Interior Minister Gideon Sa\’ar and Deputy Minister Faina Kirshenbaum launched on Monday the smart identity card project and biometric database at the Rishon Lezion Immigration Authority. "It\’s a process that Israel waited two decades to enter," said the interior minister, who held up his biometric ID card and said "This is my new ID card." The two-year-old pilot project will continue from Ashdod and Rishon LeZion, to Kfar Saba and Herzliya by the end of this month, and later, in all the offices of the State of Israel..
The minister said in his speech that it was time that Israel entered the era of smart cards which could not be faked. The minister said that 160,000 identity certificates are stolen annually, and that this provides a framework for fraud, phishing, various criminal acts and "acts that harm national security." The minister addressed objections to the project saying, "There is no reason to panic.”
Saar explained that the information is "less than what an Israeli is asked to give when he enters the United States (10 finger prints)." Sa\’ar also said, "The system meets the highest standards of data protection for preventing identity theft.” Sa\’ar recommended that every Israeli citizen “participate in the pilot project and take a smart ID card.”
He declined to comment on the possibility of eliminating the database in case the experiment did not succeed and said, "The Knesset determined that the arrangement would continue and in another two years we will be in a position to recommend to the Knesset regarding its future.”
Sa\’ar and biometric ID card
Population, Immigration and Borders Authority Director Amnon Ben-Ami said, "In another two years, all of today\’s arguments will seem unnecessary. We hope that the public will express confidence in this move.”
Before the event began, several citizens demonstrated outside the building against the biometric database. One of them, Attorney Jonathan Klinger, a leader in the struggle against the database said, "We call on citizens not to participate in the experiment and not to give the country a fingerprint. This experiment is a sure recipe for abuse of personal information, and leakage, definitely.”
Instead of issuing the usual blue card, in the Rishon Lezion Immigration Authority, they have set up locations for photographing and fingerprint scanning of people, and posters and educational materials encourage residents to request the “smart identity card.”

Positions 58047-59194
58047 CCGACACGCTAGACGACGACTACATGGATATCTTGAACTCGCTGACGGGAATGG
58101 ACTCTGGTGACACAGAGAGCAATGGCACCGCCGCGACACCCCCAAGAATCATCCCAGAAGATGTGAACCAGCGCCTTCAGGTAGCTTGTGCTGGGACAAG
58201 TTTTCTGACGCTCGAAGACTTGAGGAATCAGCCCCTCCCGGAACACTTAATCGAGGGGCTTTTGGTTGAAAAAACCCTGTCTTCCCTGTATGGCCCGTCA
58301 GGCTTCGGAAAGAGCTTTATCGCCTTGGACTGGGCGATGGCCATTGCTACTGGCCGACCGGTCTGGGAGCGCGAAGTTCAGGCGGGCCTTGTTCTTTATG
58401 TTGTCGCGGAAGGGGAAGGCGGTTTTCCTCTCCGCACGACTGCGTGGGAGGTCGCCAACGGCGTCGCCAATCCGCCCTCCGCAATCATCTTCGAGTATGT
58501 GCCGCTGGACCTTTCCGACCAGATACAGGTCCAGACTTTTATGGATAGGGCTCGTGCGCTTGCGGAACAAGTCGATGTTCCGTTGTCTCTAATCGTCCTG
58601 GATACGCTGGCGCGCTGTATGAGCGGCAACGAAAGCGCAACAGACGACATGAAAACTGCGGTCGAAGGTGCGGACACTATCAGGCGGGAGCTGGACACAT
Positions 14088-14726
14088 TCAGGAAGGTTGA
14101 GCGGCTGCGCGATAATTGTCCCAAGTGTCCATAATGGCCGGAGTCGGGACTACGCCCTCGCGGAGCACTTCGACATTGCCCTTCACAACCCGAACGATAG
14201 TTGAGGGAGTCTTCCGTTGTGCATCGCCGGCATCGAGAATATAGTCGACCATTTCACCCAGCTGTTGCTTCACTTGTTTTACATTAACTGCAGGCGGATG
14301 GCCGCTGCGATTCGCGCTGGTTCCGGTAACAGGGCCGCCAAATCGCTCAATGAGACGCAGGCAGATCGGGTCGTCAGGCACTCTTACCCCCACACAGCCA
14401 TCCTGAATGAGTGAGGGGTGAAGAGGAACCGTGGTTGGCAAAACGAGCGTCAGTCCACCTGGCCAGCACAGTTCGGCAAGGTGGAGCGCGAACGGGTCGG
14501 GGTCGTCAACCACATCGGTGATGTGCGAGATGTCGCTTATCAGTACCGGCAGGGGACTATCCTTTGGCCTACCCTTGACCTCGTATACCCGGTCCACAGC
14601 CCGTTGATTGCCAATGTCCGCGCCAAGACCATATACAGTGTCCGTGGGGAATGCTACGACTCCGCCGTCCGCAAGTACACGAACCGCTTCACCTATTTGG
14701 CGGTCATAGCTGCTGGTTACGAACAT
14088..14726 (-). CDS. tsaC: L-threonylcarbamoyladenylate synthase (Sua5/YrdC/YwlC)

Kirshenbaum: Objections due to lack of knowledge (Photo: Roi Idan)
The Authority reported that residents came in during morning hours to enroll in the program, and were told to come back in the afternoon to get their biometric certificates.
The new identity certificate is the size of a credit card and will contain biometric information – a computer image of the person’s face instead of a printed image, and fingerprints of both index fingers. At the same time, citizens will also be able to get smart passports. The data on these documents will be stored in a national biometric database, and managed by the Authority. The goal of the database is to prevent fraud and double issues, meaning a situation where one person gets two identity cards or passports, and poses as someone else.
In the coming months, other offices will join the experiment, which will last for two years. During this period, there is no obligation upon residents to request such certificate, and any person getting a new identity card or passport can request traditional documents.
Biometric or traditional ID, citizen\’s choice
Labor Chairwoman Shelly Yachimovich criticized the controversial project, saying "It is just a matter of time before such a database leaks to wealthy or hostile elements that may hold, for example, addresses and fingerprints of IDF soldiers."
The Labor chief called the database "an experiment on humans."
The biometric database law which has been under discussion since 2008 has caused much controversy over the issue of the database. There is almost overwhelming consensus on the need for smarter documents with electronic and biometric identification methods, but objectors to the database, which include some well known experts, claim that the project creates too great a risk, and that there are other alternatives to protecting against counterfeiting.